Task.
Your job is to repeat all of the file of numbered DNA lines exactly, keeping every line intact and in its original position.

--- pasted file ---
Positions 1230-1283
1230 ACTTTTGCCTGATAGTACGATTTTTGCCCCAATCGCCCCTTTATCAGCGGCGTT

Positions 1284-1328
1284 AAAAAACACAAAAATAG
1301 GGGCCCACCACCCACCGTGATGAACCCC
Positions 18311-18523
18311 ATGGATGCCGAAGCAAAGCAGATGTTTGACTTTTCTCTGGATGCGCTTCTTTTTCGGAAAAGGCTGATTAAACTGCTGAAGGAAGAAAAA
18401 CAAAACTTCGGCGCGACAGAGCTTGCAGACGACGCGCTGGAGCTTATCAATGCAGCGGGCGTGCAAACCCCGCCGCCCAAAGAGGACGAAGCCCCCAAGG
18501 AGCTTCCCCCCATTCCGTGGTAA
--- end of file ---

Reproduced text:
Positions 1230-1283
1230 ACTTTTGCCTGATAGTACGATTTTTGCCCCAATCGCCCCTTTATCAGCGGCGTT

Positions 1284-1328
1284 AAAAAACACAAAAATAG
1301 GGGCCCACCACCCACCGTGATGAACCCC
Positions 18311-18523
18311 ATGGATGCCGAAGCAAAGCAGATGTTTGACTTTTCTCTGGATGCGCTTCTTTTTCGGAAAAGGCTGATTAAACTGCTGAAGGAAGAAAAA
18401 CAAAACTTCGGCGCGACAGAGCTTGCAGACGACGCGCTGGAGCTTATCAATGCAGCGGGCGTGCAAACCCCGCCGCCCAAAGAGGACGAAGCCCCCAAGG
18501 AGCTTCCCCCCATTCCGTGGTAA